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A brief introduction to the study of political philosophy

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A brief introduction to the study of political philosophy

A brief introduction to the study of political philosophy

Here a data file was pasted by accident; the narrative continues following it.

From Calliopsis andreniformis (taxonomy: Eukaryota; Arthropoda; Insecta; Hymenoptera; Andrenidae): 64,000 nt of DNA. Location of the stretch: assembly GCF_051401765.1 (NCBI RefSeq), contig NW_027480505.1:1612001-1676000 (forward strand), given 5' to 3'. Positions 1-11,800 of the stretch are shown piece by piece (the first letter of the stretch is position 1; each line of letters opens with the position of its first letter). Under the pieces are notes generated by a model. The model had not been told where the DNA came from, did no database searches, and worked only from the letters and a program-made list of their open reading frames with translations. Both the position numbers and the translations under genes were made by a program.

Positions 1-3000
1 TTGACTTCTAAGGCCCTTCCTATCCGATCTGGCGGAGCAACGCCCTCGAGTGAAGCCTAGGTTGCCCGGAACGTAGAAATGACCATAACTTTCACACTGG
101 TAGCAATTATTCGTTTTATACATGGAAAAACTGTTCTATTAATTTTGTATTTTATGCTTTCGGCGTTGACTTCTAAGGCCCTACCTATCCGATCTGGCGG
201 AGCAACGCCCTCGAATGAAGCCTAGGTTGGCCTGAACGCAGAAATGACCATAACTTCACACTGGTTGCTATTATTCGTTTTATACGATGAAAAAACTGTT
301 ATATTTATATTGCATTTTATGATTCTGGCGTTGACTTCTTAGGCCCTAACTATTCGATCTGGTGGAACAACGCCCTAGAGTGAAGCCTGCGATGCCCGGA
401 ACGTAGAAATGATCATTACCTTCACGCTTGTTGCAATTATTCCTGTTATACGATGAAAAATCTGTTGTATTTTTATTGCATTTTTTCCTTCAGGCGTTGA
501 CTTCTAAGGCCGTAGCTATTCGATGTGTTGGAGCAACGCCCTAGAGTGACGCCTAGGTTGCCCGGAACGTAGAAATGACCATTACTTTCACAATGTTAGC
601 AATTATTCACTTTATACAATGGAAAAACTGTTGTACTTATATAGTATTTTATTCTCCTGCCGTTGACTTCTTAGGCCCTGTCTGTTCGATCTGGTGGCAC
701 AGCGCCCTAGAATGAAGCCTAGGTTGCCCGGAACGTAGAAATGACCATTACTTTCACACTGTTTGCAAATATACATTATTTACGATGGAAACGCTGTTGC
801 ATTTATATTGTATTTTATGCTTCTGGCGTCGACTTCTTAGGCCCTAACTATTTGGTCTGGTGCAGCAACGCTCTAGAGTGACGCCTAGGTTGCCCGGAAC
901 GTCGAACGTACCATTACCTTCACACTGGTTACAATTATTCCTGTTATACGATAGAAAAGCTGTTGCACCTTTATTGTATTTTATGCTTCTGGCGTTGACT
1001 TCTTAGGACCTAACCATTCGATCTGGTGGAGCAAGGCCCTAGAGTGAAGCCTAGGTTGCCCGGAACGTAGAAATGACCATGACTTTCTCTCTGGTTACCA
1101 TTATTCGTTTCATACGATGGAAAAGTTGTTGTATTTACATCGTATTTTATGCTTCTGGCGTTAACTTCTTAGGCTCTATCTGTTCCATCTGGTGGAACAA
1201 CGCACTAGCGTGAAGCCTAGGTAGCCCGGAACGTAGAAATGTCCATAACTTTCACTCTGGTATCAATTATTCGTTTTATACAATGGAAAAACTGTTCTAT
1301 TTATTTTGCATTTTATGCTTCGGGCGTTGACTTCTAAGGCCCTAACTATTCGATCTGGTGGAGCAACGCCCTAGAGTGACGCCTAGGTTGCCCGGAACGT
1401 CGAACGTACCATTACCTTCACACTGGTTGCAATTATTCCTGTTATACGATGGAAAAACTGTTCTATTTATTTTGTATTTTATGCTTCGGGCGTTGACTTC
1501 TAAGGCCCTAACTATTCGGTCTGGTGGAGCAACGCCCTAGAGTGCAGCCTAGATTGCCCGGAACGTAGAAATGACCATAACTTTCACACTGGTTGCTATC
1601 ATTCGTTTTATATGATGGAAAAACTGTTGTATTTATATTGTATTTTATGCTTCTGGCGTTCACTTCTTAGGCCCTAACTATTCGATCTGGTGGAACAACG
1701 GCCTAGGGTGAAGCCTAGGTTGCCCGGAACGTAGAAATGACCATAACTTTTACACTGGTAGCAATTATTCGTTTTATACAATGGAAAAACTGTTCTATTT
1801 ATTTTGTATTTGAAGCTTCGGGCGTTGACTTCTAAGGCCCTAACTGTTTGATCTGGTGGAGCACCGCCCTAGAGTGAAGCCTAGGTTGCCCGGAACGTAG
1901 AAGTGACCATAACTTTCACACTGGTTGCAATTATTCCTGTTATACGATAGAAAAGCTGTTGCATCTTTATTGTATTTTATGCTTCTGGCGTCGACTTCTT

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  • 1. A Brief Introduction to the Study of Political Philosophy<br />Political Philosophy - What Is It?<br />In general, we can say that political philosophy is that branch of philosophy which deals with political life, especially with the essence, origin and value of the state. The fact that men live in political organizations, and that political organization involves rights and duties of an imperative nature, provides us with the subject matter of political philosophy. The subject-matter of this enterprise is the state and the main problem is the justification of its claim to possess sovereign power over the wills of its subjects. Political philosophy asks questions such as:<br />What is the ultimate justification for the existence of any form of government?<br />The government of a state claims absolute sovereignty over its subjects. Upon what grounds can this claim be justified?<br />What are, or ought to be, the proper limits of governmental power over the members of society?<br />Is it possible to have rigid control over the economic affairs of people without curtailing their political freedom?<br />Should elected representatives to a legislature be allowed to vote as they see fit, or should they merely reflect the majority opinion of their constituency?<br />It is important to define some important terms in the study of political philosophy, so there is no confusion among them:<br />A society is any group of people held together by actual or potential common interests.<br />A state is a society organized to make law possible. In a general attempt to identify state characteristics that would be recognized by a substantial number of political philosophies, one can say that the state is separated conceptually and historically from other kinds of political rule by<br />its extreme centralization or concentration of power internally, coupled with its rejection of so-called supranational power externally;<br />its secularism, or at least its nonreligious basis, necessitating, at a minimum, toleration of religious diversity;<br />its emphasis on the legal rights of its citizens rather than on the direct participation of all in day-to-day decision making;<br />its reliance on the authority of laws that it makes, interprets, and enforces itself through its own agents;<br />its operation -- once law is in effect -- through a bureaucracy, or civil service, that exists mainly to perform services for the public;<br />its refusal to leave decisive portions of power with any private or voluntary association, such as a church or a corporation. <br />A government is an organization, within society, whose function is to make and administer the laws. Note that the state is not the government.<br />It is also important to distinguish political philosophy per se from the academic discipline known as political science. Political science a branch of the social sciences dealing with the theory, organization, government, and practice of the state. It embraces both politics and administration, the two parts being coordinate rather than exclusive.<br />What about the commonly-used term " political theory" ? For our purposes here, this term refers generally to the entire body of doctrine relating to the origin, form, behavior, and purpose of the state. Somewhat arbitrarily, this body of doctrine may be given a fivehold classification:<br />Ethical<br />Speculative<br />Sociological<br />Legal<br />Scientific<br />The first of these classifications (ethical and speculative) is sometimes termed " political ethics" or " political philosophy" and is a branch of ethics for some political philosophers, while other political philosophers argue that ethics itself is a branch of politics. Regardless of where one stands on that issue, the ethical and speculative dimensions deal with what ought to be in the realm of matters political and its method consists of systematic rational analysis of commonsense notions and relevant data. Specifically, speculative political theory consists of imaginative constructions of ideal or utopian states such as may be found in Plato's Republic, Thomas More's Utopia (1516), and Tomasso Campanella's City of the Sun (1623).<br />Sociological political theory may well be described as a part of the broader theory of society. Its method is analytical and empirical and it seeks to determine the relation of the state to other aspects of society and to analyze the state as a form of social organization.<br />Legal political theory deals with the nature of law, the juristic concept of sovereignty, and legal situations arising out of the institutions and devices for distributing and controlling the exercise of political power.<br />Scientific political theory consists largely of empirical observations of political phenomena to ascertain probable trends or generalizations, the equivalent of " laws" in the empirical sciences, such as biology and physics. The study of the course and nature of political change, the relative efficiency of various governmental and administrative forms and processes, and the probable effect of given political institutions upon human liberty and social well-being, fall into this category.<br />It may also be useful to distinguish between the art of politics and the science of politics. The art, ideally, is the practice of government so that it accords with justice, so that the dignity and the effectiveness of institutions are maintained and good and able men are kept in control of public affairs. The science of politics analyzes and elaborates the theory of the state and examines the various types of public administration, past, present, and proposed. The two things flow into each other. The fields of " morals and legislation" tend to become closely united. It has been a common conception from the time of Thomas Hobbes to the present time, that the state itself creates morals or standards of conduct; that what the state decides and commends is ethically right. But there is a different view; namely, that there is a Moral Order higher than any human laws, higher than the state itself, by which all acts of authority are to be judged.<br />History of Political Philosophy<br />The science or philosophy of politics is one of the richest field of human inquiry. It possesses a great and classical literature in Western Civilization.<br />The ancient Greek philosopher Plato and his Republic is the beginning. This colossal work, whose main subject is justice in the individual and the state, contains conceptual analysis critical for both ethics and descriptive-explanatory inquiry. Plato attempts to define what justice is, first as a matter of individual just action, and eventually as a characteristic of the just individual and the just society. Furthermore, Plato's work outlines the structure and functions of the ideal state. It became the pattern for all the Utopias of later times.<br />The scope and form of reasoning in political philosophy, however, were first clearly developed by the Greek philosopher, Aristotle, whose Politics lies at the base of subsequent discussion. Aristotle's studies were limited to the Greek " city-state" or polis, which, to his mind, represented the highest attainment of human freedom and law. His method was concrete and inductive. He collected hundreds of city-state constitutions, compared their provisions, and deduced general principles. The state, to Aristotle, was not a Utopia such as that imagined by Plato, but it was an actual institution realized in hundreds of examples throughout the Aegean and Mediterranean seas. No writer has stated better, or in fewer words, the purpose of civilized society. " The state," says Aristotle, " comes into existence, that man may live. It continues, that man may live well." " Good life," in all its rich and noble expressions, is the aim and object of the state.<br />Centuries after Aristotle, another political philosopher, the Italian statesman Niccolo Machiavelli, examined the city-states of his own day, with results that offer starting contrasts. Machiavelli's political studies are embraced in two works. The first, called The Prince, is a discussion of the sinister principles whereby the Italian despot of that day maintained himself in power. The other, The Discourses, which is a far nobler and more suggestive work, examines the principles whereby a republic may endure.<br />A century later comes the period where national governments rise above feudal conditions. The king attains an absolute power and destroys the independence of the nobles. This monarchical movement met with opposition. In England it was overthrown by revolution. Out of the struggles of the period came several notable works -- The Republic by Jean Bodin, in which is first essayed a definition of the difficult conception of " sovereignty" ; The Leviathan, of Thomas Hobbes, who attempted to justify monarchical absolutism by the theory of a " social contract" between subjects and king; The Patriarcha, of Sir Robert Filmer, an attempt to found monarchy upon patriarchal authority conferred by God upon Adam.<br />A little later, in the 18th century, John Locke, in Two Treatises on Civil Government, turns the doctrine of the social contract against the monarchists, laying the basis for the " right of revolution" in the abusive exercise of a power which monarchs have contracted to use with justice and discretion. " Men are," said Locke, " by nature all free, equal, and independent." Only by free consent does man enter into the obligations of society, resigning his natural rights to a public authority in return for benefits which, if not satisfactorily conferred, he is at liberty to end. Misrule by a monarch, in Locke's view, not only justifies rebellion but makes it inevitable. Locke powerfully affected the minds of the English colonists in America, and some of his actual language appears in the Declaration of Independence. The revolutionary ideas of Locke we put into a winged form by Jean-Jacques Rousseau, whose Social Contract contributed incalculably to the French Revolution and has remained to the present day an inspiration to political revolt.<br />Need for Government<br />There is a widespread disposition, by no means of recent origin, to question the usefulness of the state. To the anarchist, laws are a stumbling block and a stone of offense, and, to extremist reformers generally, governments are institutions for the exploitation of the many by the few. But a scientific canvass of society in its various stages, from savagery to civilization, reveals the certain fact that, however much governments have been and still are associated with acts of oppression, there is no escape from human ills in anarchy.<br />Mankind, without a common authority, is predatory. Society released, as occasionally happens, from the respect and dread of government, promptly exhibits the most violent and terrible tendencies. Imperfect as governments are, discriminating in their bestowal of advantages as they too frequently are, nevertheless they are the safeguard and security for the advantages of life.<br />The sentimental philosophers of the 18th century imagined a natural state enjoyed by savage peoples, in which the blessings of simplicity and freedom were attained. Modern study of primitive society reveals no such happy " state of nature," but everywhere a cramped and cruel savage existence in which life is never free from danger and the human mind seldom released from terror.<br />_________________________________<br />Noel C. Jopson, MATSS<br />